PUERTO VALLARTA, Mexico: Hurricane Roslyn made landfall on the west coast of Mexico on Sunday as a powerful Category 3 storm, the US National Hurricane Center said, as communities braced for damaging winds, a dangerous storm surge and flash flooding. The storm hit the central Nayarit state around 5:30 am (1130 GMT) packing estimated maximum sustained winds of 120 miles (195 kilometers) per hour, the NHC said. Just hours before hitting the Mexican coast, Roslyn was downgraded to a Category 3 storm on the five-tier Saffir-Simpson Wind Scale, with the NHC predicting “rapid weakening” after landfall.
“Roslyn is expected to produce a life-threatening storm surge with significant coastal flooding in areas of onshore winds” through Sunday, the NHC said, adding that near the coast “the surge will be accompanied by large and destructive waves.” It warned as well of damaging winds and heavy rains that could cause flash flooding and landslides. Authorities have declared a precautionary alert in the Pacific coast states of Jalisco, Colima, Nayarit and Sinaloa.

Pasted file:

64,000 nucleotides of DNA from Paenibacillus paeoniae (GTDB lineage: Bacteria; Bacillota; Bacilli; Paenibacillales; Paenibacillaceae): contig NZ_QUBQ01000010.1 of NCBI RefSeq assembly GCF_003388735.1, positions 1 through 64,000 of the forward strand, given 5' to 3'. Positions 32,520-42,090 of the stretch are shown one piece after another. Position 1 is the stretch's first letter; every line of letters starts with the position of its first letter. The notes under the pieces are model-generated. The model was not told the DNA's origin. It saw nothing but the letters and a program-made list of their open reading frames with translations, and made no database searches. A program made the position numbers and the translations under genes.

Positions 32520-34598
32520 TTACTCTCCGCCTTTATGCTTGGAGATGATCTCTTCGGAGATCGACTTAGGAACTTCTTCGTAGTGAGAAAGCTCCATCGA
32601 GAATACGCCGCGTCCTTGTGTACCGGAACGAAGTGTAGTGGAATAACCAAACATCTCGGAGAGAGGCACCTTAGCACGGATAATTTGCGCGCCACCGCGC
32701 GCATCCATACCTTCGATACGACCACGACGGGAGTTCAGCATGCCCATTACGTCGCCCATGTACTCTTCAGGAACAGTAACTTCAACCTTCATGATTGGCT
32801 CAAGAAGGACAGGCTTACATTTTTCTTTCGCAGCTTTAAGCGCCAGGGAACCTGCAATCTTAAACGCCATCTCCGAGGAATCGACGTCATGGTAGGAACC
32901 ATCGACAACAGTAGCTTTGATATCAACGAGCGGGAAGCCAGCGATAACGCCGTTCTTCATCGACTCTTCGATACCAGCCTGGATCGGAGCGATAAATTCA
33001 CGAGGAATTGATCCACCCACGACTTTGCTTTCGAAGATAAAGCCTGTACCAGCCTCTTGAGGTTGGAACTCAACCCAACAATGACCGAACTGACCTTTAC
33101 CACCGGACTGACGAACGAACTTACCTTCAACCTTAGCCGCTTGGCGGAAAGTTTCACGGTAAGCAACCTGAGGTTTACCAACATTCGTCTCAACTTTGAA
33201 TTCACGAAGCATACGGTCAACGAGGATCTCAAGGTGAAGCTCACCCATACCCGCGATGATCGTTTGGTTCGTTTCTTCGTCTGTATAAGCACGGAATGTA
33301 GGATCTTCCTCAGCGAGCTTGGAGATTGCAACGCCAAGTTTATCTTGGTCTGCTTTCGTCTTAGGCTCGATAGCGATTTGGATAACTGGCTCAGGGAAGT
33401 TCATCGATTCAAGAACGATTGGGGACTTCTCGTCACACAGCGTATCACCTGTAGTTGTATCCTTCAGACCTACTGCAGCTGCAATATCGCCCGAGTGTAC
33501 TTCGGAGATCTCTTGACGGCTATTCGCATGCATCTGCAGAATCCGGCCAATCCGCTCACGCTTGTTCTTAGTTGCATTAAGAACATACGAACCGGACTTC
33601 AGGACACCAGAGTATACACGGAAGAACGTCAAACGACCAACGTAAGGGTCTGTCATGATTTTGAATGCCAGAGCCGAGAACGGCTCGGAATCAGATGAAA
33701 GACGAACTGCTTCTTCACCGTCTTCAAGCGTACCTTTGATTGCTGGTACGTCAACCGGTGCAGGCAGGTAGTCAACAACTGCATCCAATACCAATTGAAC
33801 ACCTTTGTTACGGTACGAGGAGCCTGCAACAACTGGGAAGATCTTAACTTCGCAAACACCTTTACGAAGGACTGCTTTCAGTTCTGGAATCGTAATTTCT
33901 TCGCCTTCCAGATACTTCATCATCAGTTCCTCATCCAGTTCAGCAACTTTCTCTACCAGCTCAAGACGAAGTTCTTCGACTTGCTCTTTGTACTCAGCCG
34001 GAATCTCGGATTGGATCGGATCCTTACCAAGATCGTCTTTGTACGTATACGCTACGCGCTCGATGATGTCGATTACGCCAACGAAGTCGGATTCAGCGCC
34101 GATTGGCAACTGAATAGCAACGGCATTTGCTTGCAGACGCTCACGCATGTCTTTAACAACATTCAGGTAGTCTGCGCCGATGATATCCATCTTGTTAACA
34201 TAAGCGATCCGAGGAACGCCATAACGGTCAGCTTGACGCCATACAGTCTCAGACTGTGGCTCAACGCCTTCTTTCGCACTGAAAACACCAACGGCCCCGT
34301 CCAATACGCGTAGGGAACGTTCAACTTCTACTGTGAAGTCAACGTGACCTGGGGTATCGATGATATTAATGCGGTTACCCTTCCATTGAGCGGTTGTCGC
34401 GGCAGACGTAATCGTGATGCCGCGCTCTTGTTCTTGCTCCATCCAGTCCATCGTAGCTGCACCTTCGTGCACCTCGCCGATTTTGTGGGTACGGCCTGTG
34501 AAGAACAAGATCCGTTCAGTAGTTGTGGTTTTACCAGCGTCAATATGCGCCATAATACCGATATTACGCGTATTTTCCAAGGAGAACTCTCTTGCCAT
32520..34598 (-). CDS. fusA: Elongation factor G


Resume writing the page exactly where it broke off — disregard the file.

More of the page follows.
Victor Hugo Roldan, director of civil protection in Jalisco, told reporters on Saturday that several hundred people had been evacuated from the town of La Huerta, close to the hurricane’s expected path. Most went to relatives’ homes, while some went to shelters, he said.
‘Heed every warning’
Jalisco, which is slated to get up to 10 inches (25 centimeters) of rain in some spots, set up shelters in the cities of Cabo Corrientes, La Huerta and the tourist resort of Puerto Vallarta. Businesses in the resort town began to close Saturday afternoon on officials’ recommendations. Residents rushed to make last-minute preparations, though by late Saturday afternoon some tourists were still lounging on the beach or unsuccessfully searching for open bars and restaurants.
For 59-year-old shopping mall manager Graciano Pena, the memory of 2002’s Hurricane Kenna, which made landfall as a damaging Category 4 and left four dead, is still fresh. “After that experience, we heed every warning and make preparations ahead of time,” he said. Other coastal states also prepared shelters.
Tropical cyclones hit Mexico every year on both its Pacific and Atlantic coasts, usually between May and November. At the end of May, Agatha, the first Pacific storm of the season, hit the coast of the southern state of Oaxaca, where heavy rain in mountainous towns killed 11 people. In October 1997, Hurricane Pauline struck Mexico’s Pacific coast as a Category 4 storm, leaving more than 200 dead. – AFP